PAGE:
from The American Heritage® Dictionary of the English Language, 4th Edition
- transitive v. To destroy the organization, systematic arrangement, or unity of.
from Wiktionary, Creative Commons Attribution/Share-Alike License
- v. To make less organized; to reduce to chaos.
from the GNU version of the Collaborative International Dictionary of English
- transitive v. To destroy the organic structure or regular system of (a government, a society, a party, etc.); to break up (what is organized); to throw into utter disorder; to disarrange.
from The Century Dictionary and Cyclopedia
- To destroy the organization, systematic arrangement, or orderly connection of the parts of; throw into confusion or disorder.
from WordNet 3.0 Copyright 2006 by Princeton University. All rights reserved.
- v. remove the organization from
Loud noises, bright lights or unfamiliar tastes or textures can disrupt or disorganize them.
It is such a shame that radicals would disrupt and disorganize the place like this.
There was just general disorganize which ended up disenfranchising quite a lot of people.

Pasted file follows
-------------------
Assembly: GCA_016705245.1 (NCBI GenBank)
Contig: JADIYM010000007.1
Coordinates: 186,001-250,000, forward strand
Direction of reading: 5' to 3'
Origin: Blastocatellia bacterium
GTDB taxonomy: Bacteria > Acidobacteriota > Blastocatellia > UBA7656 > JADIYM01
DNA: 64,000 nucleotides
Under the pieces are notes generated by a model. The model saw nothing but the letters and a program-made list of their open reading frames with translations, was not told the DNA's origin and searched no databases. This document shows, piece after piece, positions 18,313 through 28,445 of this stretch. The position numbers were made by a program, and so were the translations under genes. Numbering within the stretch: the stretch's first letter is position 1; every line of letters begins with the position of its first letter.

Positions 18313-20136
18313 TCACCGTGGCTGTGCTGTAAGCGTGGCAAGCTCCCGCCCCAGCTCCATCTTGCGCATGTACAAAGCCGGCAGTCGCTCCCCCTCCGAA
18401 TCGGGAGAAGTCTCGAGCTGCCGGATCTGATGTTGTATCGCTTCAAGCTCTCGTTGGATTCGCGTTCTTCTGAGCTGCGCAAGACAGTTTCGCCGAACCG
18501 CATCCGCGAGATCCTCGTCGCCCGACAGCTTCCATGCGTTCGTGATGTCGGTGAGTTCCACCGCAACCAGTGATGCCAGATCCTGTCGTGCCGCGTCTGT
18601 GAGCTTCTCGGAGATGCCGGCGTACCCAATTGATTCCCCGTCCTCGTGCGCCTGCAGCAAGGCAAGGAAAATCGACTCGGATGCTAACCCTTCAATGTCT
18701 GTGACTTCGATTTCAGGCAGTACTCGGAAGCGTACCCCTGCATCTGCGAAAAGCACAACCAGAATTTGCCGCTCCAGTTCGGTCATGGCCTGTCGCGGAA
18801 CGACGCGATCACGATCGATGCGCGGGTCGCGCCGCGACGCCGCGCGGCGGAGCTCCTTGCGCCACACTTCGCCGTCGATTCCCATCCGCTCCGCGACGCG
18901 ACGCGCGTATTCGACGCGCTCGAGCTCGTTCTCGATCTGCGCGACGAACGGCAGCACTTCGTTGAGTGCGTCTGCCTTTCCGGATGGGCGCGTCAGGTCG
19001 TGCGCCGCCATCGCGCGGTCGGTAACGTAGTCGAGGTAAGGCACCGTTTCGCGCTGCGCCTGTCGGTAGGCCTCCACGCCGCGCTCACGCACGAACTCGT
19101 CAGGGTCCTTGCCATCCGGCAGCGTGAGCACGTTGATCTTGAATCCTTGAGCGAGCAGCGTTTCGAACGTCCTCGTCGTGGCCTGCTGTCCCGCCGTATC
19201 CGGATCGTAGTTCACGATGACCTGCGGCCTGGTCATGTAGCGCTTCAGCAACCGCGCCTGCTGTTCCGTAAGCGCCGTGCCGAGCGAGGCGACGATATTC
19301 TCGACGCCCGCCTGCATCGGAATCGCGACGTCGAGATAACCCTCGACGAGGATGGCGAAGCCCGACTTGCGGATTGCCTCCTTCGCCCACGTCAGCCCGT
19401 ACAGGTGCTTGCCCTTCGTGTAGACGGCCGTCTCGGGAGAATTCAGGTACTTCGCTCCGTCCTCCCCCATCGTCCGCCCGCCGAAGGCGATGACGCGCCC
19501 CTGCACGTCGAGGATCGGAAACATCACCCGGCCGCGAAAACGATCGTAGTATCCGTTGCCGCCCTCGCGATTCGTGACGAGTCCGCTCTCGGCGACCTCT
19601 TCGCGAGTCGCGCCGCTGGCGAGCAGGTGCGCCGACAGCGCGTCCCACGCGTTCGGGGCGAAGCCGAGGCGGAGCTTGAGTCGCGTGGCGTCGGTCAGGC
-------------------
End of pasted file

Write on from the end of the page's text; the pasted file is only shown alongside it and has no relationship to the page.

When you don't have the law and evidence you delay, disrupt, discredit and disorganize and create all forms of dissing .....
You keep them disorganized, and you try to disorganize them further.
This disorganize mess discribed here is just what I would have expected.
The weapon was the U-boat, and its ability to disorganize shipping was quickly felt.
If we attack as you suggest, then the intruders will still see us as a disorganize horde.
Red Cloud even went so far as to teach his braves a few words of English and to dress them in captured blue army uniforms in order to disorganize the soldiers under close attack.
To ensure the fulfilment of this resolve, Ethelberta determined to give way to a headache that she was beginning to be aware of, go to her room, disorganize her dress, and ruin her hair by lying down; so putting it out of her power to descend and meet
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